Small Business Cash Flow Forecasting. Tips & Strategies for Managing Cash Flow.

For small business owners throughout the country, talking about “the Economy” is a regular subject. From oil prices, to food costs, when the interest rate will creep up again, or what the housing prices look like in the coming year. People engage in these talks because, more often than not, it directly impacts their job security, income, and net worth, and… it’s also just fun to talk about. While “the Economy” can be a subject of small talk for some, it should be a serious topic for all small business owners.

Although macroeconomic fluctuations may not be directly felt by small business owners, major economic shifts such as the Great Recession during 2007-2009 can be detrimental to local small businesses. Consumer spending is curbed, funding is tightened, and a vicious cycle of unemployment pans out. Needless to say, we’ve witnessed numerous companies small and large, new and old, close their books and disappear into history. Fortunately, many others survived the downturn and are thrived during the bullish market that followed. What did they do right?

Though there is no one answer to the question, businesses that prepared themselves to swiftly adapt to the changing environment fared the best. That is, even for small business owners, those who did their homework in performing sensitivity analyses (creating 3-4 business scenarios in the short and mid-term), and maintained a healthy brand equity, rose to the top. 

More than anything, however, small businesses must be prepared to fuel their business with operating cash flow during these economic downturns. It is always sound practice to have access to capital, even if you are not using it during during the “good times”. By planning at least the worst, average, and best case scenarios for the near future, small business owners can minimize damage from external influences, while maximizing opportunities during upward momentum.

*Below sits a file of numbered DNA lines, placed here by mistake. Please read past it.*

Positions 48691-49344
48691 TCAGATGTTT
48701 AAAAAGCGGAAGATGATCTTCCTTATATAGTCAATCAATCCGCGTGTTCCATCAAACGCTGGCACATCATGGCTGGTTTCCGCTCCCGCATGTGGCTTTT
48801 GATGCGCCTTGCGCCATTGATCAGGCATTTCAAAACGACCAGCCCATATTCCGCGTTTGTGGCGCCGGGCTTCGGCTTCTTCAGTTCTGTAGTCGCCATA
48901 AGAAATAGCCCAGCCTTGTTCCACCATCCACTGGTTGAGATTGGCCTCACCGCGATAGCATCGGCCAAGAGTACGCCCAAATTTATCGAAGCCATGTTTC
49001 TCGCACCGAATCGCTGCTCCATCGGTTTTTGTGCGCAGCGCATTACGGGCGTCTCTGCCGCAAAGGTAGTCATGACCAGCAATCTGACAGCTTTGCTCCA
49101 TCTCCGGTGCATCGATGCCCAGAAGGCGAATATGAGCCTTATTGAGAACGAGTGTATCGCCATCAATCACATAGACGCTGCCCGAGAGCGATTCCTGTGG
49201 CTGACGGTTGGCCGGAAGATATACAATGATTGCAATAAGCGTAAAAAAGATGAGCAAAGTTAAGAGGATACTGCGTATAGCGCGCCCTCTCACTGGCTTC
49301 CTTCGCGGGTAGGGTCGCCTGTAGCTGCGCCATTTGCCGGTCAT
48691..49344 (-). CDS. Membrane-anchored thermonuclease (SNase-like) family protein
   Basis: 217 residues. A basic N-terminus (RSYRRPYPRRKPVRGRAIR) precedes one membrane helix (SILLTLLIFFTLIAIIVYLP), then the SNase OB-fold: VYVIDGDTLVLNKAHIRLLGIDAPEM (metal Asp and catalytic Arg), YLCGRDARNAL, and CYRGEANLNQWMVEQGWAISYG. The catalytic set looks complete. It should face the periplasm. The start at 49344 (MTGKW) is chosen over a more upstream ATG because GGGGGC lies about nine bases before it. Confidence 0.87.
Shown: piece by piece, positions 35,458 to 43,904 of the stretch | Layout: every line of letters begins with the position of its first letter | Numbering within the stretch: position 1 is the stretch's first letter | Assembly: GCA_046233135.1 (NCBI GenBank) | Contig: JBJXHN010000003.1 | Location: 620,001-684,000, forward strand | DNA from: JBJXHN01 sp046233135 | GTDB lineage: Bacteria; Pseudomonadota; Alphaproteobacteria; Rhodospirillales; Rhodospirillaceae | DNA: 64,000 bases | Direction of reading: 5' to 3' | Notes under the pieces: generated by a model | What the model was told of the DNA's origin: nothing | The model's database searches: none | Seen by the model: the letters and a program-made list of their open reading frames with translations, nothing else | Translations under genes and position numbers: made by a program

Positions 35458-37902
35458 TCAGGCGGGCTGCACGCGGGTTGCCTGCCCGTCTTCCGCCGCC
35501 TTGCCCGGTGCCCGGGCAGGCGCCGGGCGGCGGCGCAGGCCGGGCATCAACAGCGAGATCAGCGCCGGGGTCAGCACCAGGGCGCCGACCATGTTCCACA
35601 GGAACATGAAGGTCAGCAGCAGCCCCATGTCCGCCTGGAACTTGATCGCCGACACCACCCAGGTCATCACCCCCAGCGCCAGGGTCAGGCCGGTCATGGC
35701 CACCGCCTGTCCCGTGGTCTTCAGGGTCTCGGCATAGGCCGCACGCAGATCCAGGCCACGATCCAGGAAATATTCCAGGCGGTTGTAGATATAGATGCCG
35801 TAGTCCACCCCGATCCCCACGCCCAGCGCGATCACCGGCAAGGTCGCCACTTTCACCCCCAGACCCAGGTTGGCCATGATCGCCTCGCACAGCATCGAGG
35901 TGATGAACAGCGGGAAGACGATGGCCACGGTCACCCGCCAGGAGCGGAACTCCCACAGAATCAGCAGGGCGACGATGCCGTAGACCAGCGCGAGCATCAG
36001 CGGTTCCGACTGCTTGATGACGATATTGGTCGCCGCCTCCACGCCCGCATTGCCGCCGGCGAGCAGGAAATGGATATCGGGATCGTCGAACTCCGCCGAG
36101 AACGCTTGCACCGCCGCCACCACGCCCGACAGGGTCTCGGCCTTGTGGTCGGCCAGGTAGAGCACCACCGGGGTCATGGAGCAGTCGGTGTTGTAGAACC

The old adage “cash is king" still carries weight when it comes to effectively operating and growing a small business. It's essential to maintain operating cash to fund the daily operations of your business, but cash reserves beyond that can be viewed as capital that can be used to fund growth or reinvestment in the business.

Before even entertaining the question of cash versus credit, you should make sure you have a clear picture of what operating cash you need to comfortably run the business.
Decisions in the present are often easier to make when viewed with a keen eye toward the future. To that end, developing and frequently updating a strategic business plan that clearly identifies where you aim to take the business, as well as key milestones along the way, will help determine the most effective approach to funding growth. Do you hope to sell your business in the next five years? Or do you want to build a lasting enterprise that will steadily grow and be passed on to your children? What other financial factors, such as funding college education or your ideal retirement horizon, may impact how aggressively you grow? These can be challenging questions, but ones that can provide valuable insight into how you approach and fund growth.